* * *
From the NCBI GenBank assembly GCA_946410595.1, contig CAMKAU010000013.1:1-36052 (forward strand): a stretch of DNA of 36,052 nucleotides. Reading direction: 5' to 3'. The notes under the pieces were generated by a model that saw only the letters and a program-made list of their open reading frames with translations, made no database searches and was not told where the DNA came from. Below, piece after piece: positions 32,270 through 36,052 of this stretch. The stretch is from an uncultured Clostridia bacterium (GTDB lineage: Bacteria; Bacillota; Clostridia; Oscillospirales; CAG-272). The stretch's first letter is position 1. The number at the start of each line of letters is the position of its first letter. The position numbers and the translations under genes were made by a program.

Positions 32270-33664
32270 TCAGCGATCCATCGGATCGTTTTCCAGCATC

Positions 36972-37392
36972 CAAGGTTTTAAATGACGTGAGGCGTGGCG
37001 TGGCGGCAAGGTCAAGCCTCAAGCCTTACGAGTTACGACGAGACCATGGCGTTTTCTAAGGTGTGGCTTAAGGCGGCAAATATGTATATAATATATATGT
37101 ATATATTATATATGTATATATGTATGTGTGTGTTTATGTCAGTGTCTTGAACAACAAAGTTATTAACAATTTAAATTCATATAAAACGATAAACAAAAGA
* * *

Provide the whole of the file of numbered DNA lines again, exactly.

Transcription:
From the NCBI GenBank assembly GCA_946410595.1, contig CAMKAU010000013.1:1-36052 (forward strand): a stretch of DNA of 36,052 nucleotides. Reading direction: 5' to 3'. The notes under the pieces were generated by a model that saw only the letters and a program-made list of their open reading frames with translations, made no database searches and was not told where the DNA came from. Below, piece after piece: positions 32,270 through 36,052 of this stretch. The stretch is from an uncultured Clostridia bacterium (GTDB lineage: Bacteria; Bacillota; Clostridia; Oscillospirales; CAG-272). The stretch's first letter is position 1. The number at the start of each line of letters is the position of its first letter. The position numbers and the translations under genes were made by a program.

Positions 32270-33664
32270 TCAGCGATCCATCGGATCGTTTTCCAGCATC

Positions 36972-37392
36972 CAAGGTTTTAAATGACGTGAGGCGTGGCG
37001 TGGCGGCAAGGTCAAGCCTCAAGCCTTACGAGTTACGACGAGACCATGGCGTTTTCTAAGGTGTGGCTTAAGGCGGCAAATATGTATATAATATATATGT
37101 ATATATTATATATGTATATATGTATGTGTGTGTTTATGTCAGTGTCTTGAACAACAAAGTTATTAACAATTTAAATTCATATAAAACGATAAACAAAAGA